The Little People
Grandpa hitched up his pants and smiled. Whether it was a story about the time he walked clear across the country without changing his socks or his friend Ernie’s solid gold poodle, he certainly loved to tell us kids his incredible tales. But his favorite had to be the one about Lincoln.
“Are you sure you want to hear that one?”
After some cheering and clapping from the assembled group, Grandpa grinned.
“Okay, okay. You see, Abraham Lincoln, in addition to being a great president, had a secret, a big secret only a few people knew about.”
He paused for effect and looked out over his expectant grand- and great grandchildren.
“And that secret was he had little people living in his beard.”
As usual, there was a gasp from the crowd. Having heard this tale many times, I just smiled.
“That’s right,” he said raising his right hand, his usual custom whenever the veracity of one of his stories was questioned. “Actual little people. Now I don’t know who they were or where they came from but they lived in that bushy beard for years. And, not only were they good friends with Lincoln’s wife, that looker Mary Todd, it’s rumored that they helped him write that famous speech of his, the Gettysburg Address.”
There were some more oohs and aahs. The little kids were enthralled but some of the older ones and few adults in the room rolled their eyes. At age 11 I was somewhere in the middle. Of course when I was younger I believed every word of Grandpa’s stories, but now that I really thought about them, they really seemed unbelievable. I mean, tiny people in Lincolns’ beard? That just sounded crazy.
“It’s all true,” Grandpa said. He looked at me and winked. “Just check out that big statue of him.”
Sadly Grandpa died shortly after that in a car accident and I didn’t really think about Lincoln or his beard until a few years later. I was on a class trip to Washington D.C. and when a couple friends and I climbed those numerous steps up to the Lincoln Memorial, it suddenly hit me.
While my friends were more concerned about how fast they could run around the columns, I focused my attention on Lincoln. The sculpture was very large and impressive and I gazed at it for a while. I was just about to find my friends when the clouds shifted and a beam of sunlight shone directly on Lincoln’s beard. Although I was far away, I thought something looked odd about it.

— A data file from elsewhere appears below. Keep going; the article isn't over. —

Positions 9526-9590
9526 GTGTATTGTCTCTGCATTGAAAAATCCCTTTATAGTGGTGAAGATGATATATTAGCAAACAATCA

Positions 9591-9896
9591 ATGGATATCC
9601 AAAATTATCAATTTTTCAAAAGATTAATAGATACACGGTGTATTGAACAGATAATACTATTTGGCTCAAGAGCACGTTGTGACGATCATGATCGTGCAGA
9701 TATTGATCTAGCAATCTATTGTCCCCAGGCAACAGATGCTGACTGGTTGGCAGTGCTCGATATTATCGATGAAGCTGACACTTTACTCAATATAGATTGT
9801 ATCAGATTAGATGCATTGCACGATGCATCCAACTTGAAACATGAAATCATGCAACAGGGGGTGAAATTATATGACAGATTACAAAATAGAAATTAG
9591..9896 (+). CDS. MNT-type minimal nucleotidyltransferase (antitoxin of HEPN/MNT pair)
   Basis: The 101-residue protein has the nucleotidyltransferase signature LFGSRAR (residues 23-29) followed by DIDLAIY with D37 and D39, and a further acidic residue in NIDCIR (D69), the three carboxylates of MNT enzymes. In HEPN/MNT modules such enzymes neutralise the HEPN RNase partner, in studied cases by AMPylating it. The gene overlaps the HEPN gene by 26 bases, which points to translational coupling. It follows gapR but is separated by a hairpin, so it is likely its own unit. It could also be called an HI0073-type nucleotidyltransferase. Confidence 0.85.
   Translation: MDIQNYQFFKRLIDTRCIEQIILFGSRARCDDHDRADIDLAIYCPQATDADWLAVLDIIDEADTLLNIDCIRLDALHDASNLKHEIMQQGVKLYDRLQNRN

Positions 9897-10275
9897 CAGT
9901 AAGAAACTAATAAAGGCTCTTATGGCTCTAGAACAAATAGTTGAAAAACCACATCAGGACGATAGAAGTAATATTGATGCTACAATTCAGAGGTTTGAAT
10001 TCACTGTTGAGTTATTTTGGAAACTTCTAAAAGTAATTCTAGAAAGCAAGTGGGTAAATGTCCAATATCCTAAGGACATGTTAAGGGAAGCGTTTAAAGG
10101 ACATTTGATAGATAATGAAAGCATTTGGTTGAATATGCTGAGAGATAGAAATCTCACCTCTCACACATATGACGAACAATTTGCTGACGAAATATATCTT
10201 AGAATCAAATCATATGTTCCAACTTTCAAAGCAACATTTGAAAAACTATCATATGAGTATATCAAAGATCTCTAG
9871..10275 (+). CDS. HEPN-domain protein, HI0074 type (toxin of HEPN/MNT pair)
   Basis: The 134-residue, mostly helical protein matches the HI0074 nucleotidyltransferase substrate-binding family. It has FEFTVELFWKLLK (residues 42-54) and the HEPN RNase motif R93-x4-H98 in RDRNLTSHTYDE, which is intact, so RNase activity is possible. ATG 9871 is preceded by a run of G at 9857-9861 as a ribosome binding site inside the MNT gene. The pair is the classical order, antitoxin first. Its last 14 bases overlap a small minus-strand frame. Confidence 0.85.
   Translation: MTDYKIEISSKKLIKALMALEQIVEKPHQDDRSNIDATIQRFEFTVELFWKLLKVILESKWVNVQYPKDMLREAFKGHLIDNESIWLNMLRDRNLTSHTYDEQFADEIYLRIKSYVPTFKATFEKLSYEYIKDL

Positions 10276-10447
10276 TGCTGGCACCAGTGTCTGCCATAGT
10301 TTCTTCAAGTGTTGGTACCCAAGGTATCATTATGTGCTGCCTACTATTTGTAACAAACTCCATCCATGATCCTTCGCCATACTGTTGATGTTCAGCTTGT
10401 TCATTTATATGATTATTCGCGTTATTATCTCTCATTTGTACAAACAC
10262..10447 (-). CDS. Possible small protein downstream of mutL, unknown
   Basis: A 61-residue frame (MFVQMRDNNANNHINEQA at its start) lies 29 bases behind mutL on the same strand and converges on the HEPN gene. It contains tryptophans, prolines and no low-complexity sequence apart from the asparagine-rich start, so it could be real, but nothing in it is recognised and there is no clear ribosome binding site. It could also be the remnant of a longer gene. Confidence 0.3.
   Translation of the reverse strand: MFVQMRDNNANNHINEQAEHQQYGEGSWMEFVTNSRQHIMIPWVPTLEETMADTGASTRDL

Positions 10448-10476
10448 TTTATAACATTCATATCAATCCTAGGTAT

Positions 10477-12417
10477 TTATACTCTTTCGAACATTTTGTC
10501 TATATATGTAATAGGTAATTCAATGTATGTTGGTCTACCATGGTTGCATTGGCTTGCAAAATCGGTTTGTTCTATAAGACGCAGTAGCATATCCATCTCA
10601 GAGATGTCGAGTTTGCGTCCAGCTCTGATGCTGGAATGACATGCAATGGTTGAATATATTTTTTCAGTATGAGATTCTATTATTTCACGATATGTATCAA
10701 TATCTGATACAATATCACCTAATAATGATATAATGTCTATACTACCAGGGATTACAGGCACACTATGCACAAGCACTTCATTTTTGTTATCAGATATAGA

After watching a tired-looking security guard walk by, I decided to get a closer look. I found a few foot holds in the back and started climbing. The marble was cold but surprising easy to hold onto and I quickly ascended.
I struggled over the side of the chair and fell into his lap, banging my arm on his enormous leg. I was a little stunned and was momentarily enraptured by the view looking out onto the reflecting pool and Washington Monument. But I quickly snapped out of my reverie and gazed up at Lincoln’s head.
At first I didn’t see anything unusual, just the many lines and ridges that made up his beard. But then, on the left side of his chin, I saw something else. What appeared to be tiny people — three of them — were peeking out behind some of the sculpted hair.
Just as I moved closer, I heard a yell.
“What do you think you’re doing?! Get down from there!” The security guard was back. I was startled and almost fell but regained my footing. After taking one last glance at the beard, I slid down to the base, and then to the floor.
The guard was bright red and came charging at me. I faked to the right and then went left. I made it the bottom of the stairs in probably record time and after finding my friends, happily scurried off to the bus.
Now I was sure Grandpa was right after all.
Years passed. I never returned to the Lincoln Memorial but did scrutinize every piece of information I could find on him. Biographies, documents, artifacts. I thought I had struck gold when I found in a little museum in Nebraska what was most likely one of Lincoln’s beard combs. But, after convincing the proprietor I was from a prestigious university and he let me handle it, I was quickly disappointed. After all, it was only a comb; what did I expect to find, a tiny hat or something?
Just as I started believing that maybe Grandpa had made it all up, something interesting occurred. One day I was watching TV and happened to turn on the public broadcasting channel. On a very small set that included just a table and couple of chairs, two men were talking. One of them was portly with a large reddish-brown beard. His name appeared on the screen: Harold Lister. What made me not change the channel was what was under his name: Beard Historian.
I quickly turned up the volume but unfortunately they weren’t talking about Lincoln but about beards in the Renaissance; and Lister kept mentioning what was undoubtedly his new book called A Beard in Time.
I figured if anyone knew about Lincoln it had to be this guy and I immediately went to the Internet and found out all I could about him.
I was able to find his phone number and called him the next day. I fumbled through an introduction, but when I mentioned I had seen him on TV, he seemed more than happy to talk to me. He was an affable fellow and it was obvious he loved talking beards.
But as soon as I mentioned Lincoln’s secret, there was an immediate silence on his end of the phone.
“I don’t know what you’re talking about,” he said after a moment.
I was a little taken aback; I was sure he would be able to help me, or at least tell me I was being ridiculous. But, judging form the tone of his voice, he suddenly seemed nervous, uncomfortable.
“So,” I continued. “You’ve never heard anything about Lincoln and, I know this sounds crazy, little people living in his beard?”
Again there was silence.